Federal Trade Commission v. Flotill Products, Inc.

PETITIONER: Federal Trade Commission
RESPONDENT: Flotill Products, Inc.
LOCATION: Lafayette Diner

DECIDED BY: Warren Court (1967-1969)
LOWER COURT: United States Court of Appeals for the Ninth Circuit

CITATION: 389 US 179 (1967)
ARGUED: Oct 16, 1967
DECIDED: Dec 04, 1967

Facts of the case


Media for Federal Trade Commission v. Flotill Products, Inc.

Audio Transcription for Oral Argument - October 16, 1967 in Federal Trade Commission v. Flotill Products, Inc.

Earl Warren:

Number 20, Federal Trade Commission petitioner versus Flotill Products Incorporated et al. Mr. Shapiro.

Howard E. Shapiro:

Mr. Chief Justice, may it please the Court.

The question in this case is whether a majority of a quorum of the Federal Trade Commission may issue a valid cease-and-desist order under Section 1 of the Federal Trade Commission Act.

The Commission is composed of five commissioners.

Since its inception, its rules have provided that a majority of the commission that is three commissioners constitute a quorum for the transaction of business.

A three-judge Division of the Court of Appeals for the Ninth Circuit held that a three-member quorum could not act when divided two-to-one.

The Court of Appeals itself was divided two-to-one and the Commission petitioned for rehearing en banc.

The Court of Appeals adhered to its ruling that a single dissent would bar valid action.

It divided itself on this issue five-to-four.

The Commission is here on a writ of certiorari because it believes that the ruling below will severely impair its ability to function when only three of its five members are available to participate in a decision.

Now, an order issued by divided two-to-one quorum of the Commission is an order issued by a minority of the total number of commissioners authorized by the statute.

The Court of Appeals taking note of this concluded that this is not what Congress had intended.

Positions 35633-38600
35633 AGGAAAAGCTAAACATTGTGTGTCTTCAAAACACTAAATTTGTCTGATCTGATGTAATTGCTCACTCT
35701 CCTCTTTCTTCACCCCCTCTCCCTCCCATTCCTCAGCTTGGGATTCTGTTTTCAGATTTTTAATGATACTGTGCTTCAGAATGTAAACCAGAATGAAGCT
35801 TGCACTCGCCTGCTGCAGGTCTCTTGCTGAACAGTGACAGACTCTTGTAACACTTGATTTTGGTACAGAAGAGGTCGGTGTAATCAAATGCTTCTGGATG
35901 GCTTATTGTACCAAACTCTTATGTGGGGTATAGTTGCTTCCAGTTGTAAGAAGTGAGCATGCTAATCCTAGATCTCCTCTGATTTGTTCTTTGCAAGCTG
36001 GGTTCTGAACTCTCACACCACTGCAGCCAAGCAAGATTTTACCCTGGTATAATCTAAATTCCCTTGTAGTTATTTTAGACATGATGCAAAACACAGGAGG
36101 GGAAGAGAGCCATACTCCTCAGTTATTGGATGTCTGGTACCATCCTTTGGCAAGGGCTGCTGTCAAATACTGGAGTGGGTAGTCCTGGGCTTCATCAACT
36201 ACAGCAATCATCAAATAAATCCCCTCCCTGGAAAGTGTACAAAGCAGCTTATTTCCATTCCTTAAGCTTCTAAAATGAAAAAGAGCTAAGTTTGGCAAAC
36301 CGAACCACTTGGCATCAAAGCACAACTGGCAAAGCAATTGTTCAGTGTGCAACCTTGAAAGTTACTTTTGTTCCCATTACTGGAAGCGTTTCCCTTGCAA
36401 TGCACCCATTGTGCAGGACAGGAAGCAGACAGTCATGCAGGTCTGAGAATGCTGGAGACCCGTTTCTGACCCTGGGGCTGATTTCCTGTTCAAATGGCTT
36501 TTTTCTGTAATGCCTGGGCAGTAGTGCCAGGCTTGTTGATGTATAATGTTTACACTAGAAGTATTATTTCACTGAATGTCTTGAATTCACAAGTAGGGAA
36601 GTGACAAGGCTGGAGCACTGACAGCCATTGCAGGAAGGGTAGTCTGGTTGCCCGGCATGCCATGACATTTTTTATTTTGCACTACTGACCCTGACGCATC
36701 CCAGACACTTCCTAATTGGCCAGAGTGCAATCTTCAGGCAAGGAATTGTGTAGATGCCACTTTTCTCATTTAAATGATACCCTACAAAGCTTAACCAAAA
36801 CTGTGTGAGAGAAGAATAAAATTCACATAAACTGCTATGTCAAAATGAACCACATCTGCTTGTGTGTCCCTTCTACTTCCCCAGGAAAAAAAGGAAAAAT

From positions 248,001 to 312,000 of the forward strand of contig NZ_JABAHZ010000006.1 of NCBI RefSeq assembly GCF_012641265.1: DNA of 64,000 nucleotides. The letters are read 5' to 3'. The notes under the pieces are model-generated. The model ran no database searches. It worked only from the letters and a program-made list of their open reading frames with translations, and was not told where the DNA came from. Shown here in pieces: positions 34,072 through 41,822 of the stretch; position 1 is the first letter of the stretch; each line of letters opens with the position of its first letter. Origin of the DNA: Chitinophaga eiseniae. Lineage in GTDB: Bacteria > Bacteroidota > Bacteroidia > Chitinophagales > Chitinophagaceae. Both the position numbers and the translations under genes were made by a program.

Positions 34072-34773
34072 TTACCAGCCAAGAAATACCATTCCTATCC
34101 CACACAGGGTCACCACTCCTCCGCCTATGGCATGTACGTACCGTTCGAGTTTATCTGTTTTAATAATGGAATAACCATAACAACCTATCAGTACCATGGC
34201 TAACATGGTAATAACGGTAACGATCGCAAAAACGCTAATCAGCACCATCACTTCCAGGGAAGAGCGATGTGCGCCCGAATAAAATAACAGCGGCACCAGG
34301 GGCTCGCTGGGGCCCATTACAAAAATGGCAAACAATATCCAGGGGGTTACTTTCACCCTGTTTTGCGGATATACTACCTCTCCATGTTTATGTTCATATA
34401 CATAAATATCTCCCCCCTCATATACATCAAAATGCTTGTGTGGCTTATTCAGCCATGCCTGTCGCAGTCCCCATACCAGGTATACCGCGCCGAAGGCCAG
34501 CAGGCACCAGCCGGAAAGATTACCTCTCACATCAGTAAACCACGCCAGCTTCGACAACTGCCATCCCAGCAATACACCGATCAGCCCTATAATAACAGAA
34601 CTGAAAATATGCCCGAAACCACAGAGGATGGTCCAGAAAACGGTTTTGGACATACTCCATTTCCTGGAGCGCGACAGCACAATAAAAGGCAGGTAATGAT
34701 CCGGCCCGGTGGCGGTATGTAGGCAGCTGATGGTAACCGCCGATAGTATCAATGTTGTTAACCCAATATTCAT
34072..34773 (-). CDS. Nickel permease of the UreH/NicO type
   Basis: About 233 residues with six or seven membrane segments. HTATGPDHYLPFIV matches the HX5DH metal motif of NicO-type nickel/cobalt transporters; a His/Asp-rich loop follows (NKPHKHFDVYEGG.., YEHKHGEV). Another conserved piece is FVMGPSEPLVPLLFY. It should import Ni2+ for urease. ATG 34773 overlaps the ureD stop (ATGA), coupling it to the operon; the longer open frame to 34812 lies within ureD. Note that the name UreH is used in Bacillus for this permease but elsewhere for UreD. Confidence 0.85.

It relied on two factors.

First, the statute makes no express provision for action by a three member quorum and second, the Commission must have a politically balanced makeup, at least the statute says that not more than three of the five commissioners shall be members of the same political party.

So in effect, the Court of Appeals held that the Commission could act by a three-member quorum, but the three member quorum would have to be unanimous.

A dissent by the three member quorum would constitute a veto.

The Commission proceeding involved charges that the respondent Flotill Products, a West Coast canner and food processor made payments in lieu of brokerage, illegal under Section 2(c) and payments of promotional allowances illegal under Section 2(d) of the Robinson-Patman Act.

There were cross appeals from a hearing examiner?s decision by the respondent and by the Commission?s Complaint Counsel and these cross appeals were argued to a full five member panel of the Commission.

But while the case was under submission, two of the commissioners resigned, leaving only three commissioners who had heard the oral argument sitting.

A fourth commissioner was appointed prior to the decision by the Commission, but he declined to participate on the ground that he had not heard oral argument.

The three remaining commissioners were Chairman Dickson, Commissioner McIntyre, and Commissioner Elmon.

They agreed with Commissioner Elmon concurring in the result that the charges of illegal promotional allowances had been established.

Now the Court of Appeals affirmed and enforced this part of the order, so that aspect of the case if out.

When it did that, it also of course recognized that the Commission may act by a valid three-member quorum.

Now the commissioners disagreed as to the illegal brokerage charges.

There were three elements in this charge of illegal brokerage.

As to one of them, all three commissioners were agreed that the charge should be dismissed and they dismissed that aspect of the charge on the merits.

As to a second, Commissioner Dickson and Commissioner Elmon were agreed that they should be dismissed, but Commissioner McIntyre dissented, so those aspects of the charges were dismissed.

Now, the third aspect of these brokerage charges involved the respondent Flotill and they concerned some charges, some illegal brokerage it was alleged, paid to the Nash-Finch Company.

Commissioners Dickson and McIntyre agreed that the Nash-Finch charges had been sustained, and Commissioner Elmon dissented.